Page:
Mauritania
degree of risk: very high (2016)
food or waterborne diseases: bacterial and protozoal diarrhea, hepatitis A, and typhoid fever (2016)
vectorborne diseases: malaria and dengue fever (2016)
animal contact diseases: rabies (2016)
respiratory diseases: meningococcal meningitis (2016)
Mexico
degree of risk: intermediate (2016)
food or waterborne diseases: bacterial diarrhea and hepatitis A (2016)
vectorborne diseases: dengue fever (2016)

note: active local transmission of Zika virus by Aedes species mosquitoes has been identified in this country (as of August 2016); it poses an important risk (a large number of cases possible) among US citizens if bitten by an infective mosquito; other less common ways to get Zika are through sex, via blood transfusion, or during pregnancy, in which the pregnant woman passes Zika virus to her fetus

Micronesia, Federated States of

note: active local transmission of Zika virus by Aedes species mosquitoes has been identified in this country (as of August 2016); it poses an important risk (a large number of cases possible) among US citizens if bitten by an infective mosquito; other less common ways to get Zika are through sex, via blood transfusion, or during pregnancy, in which the pregnant woman passes Zika virus to her fetus

Montenegro
degree of risk: intermediate (2016)
food or waterborne diseases: bacterial diarrhea (2016)
vectorborne diseases: Crimean-Congo hemorrhagic fever (2016)
Mozambique
degree of risk: very high (2016)
food or waterborne diseases: bacterial and protozoal diarrhea, hepatitis A, and typhoid fever (2016)
vectorborne diseases: malaria and dengue fever (2016)
water contact diseases: schistosomiasis (2016)
animal contact diseases: rabies (2016)
Namibia
degree of risk: high (2016)
food or waterborne diseases: bacterial diarrhea, hepatitis A, and typhoid fever (2016)
vectorborne diseases: malaria (2016)
water contact diseases: schistosomiasis (2016)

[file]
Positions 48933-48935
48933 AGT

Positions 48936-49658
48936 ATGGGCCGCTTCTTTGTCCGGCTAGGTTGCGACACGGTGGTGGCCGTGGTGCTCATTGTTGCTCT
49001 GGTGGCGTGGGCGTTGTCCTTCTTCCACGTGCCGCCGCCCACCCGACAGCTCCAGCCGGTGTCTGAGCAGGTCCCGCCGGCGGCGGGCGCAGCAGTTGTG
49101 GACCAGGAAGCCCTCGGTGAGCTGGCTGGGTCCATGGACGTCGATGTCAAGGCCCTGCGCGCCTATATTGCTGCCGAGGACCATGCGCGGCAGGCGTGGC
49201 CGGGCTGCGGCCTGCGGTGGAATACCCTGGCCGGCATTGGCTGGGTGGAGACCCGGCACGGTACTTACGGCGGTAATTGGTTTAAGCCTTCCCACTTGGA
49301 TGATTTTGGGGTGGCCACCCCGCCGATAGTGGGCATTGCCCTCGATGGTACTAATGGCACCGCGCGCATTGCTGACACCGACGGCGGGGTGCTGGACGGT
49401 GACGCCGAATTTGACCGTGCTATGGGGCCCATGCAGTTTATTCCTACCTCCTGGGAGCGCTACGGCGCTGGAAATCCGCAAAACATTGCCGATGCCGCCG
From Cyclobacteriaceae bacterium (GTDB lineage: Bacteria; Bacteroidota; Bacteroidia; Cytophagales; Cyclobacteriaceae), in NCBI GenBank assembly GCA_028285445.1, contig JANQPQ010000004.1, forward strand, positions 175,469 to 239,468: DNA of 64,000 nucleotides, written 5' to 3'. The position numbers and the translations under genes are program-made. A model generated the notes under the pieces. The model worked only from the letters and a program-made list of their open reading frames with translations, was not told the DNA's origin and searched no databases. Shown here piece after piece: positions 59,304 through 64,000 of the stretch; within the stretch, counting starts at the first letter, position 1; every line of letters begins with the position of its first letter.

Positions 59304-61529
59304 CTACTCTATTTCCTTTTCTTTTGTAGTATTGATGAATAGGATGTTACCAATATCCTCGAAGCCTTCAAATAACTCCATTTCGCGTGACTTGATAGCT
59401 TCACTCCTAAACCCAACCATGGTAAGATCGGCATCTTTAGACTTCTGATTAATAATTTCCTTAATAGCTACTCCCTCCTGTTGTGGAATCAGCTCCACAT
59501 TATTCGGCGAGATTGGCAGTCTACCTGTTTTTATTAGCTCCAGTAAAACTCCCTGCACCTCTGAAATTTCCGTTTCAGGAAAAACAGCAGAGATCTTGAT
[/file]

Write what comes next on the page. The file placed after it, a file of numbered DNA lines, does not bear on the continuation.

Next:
Nepal
degree of risk: high (2016)
food or waterborne diseases: bacterial diarrhea, hepatitis A and E, and typhoid fever (2016)
vectorborne diseases: Japanese encephalitis, malaria, and dengue fever (2016)
New Caledonia

note: active local transmission of Zika virus by Aedes species mosquitoes has been identified in this country (as of August 2016); it poses an important risk (a large number of cases possible) among US citizens if bitten by an infective mosquito; other less common ways to get Zika are through sex, via blood transfusion, or during pregnancy, in which the pregnant woman passes Zika virus to her fetus

Nicaragua
degree of risk: high (2016)
food or waterborne diseases: bacterial diarrhea, hepatitis A, and typhoid fever (2016)
vectorborne diseases: dengue fever and malaria (2016)

note: active local transmission of Zika virus by Aedes species mosquitoes has been identified in this country (as of August 2016); it poses an important risk (a large number of cases possible) among US citizens if bitten by an infective mosquito; other less common ways to get Zika are through sex, via blood transfusion, or during pregnancy, in which the pregnant woman passes Zika virus to her fetus

Niger
degree of risk: very high (2016)
food or waterborne diseases: bacterial and protozoal diarrhea, hepatitis A, and typhoid fever (2016)
vectorborne diseases: malaria and dengue fever (2016)
water contact diseases: schistosomiasis (2016)
animal contact diseases: rabies (2016)
respiratory diseases: meningococcal meningitis (2016)
Nigeria
degree of risk: very high (2016)
food or waterborne diseases: bacterial and protozoal diarrhea, hepatitis A and E, and typhoid fever (2016)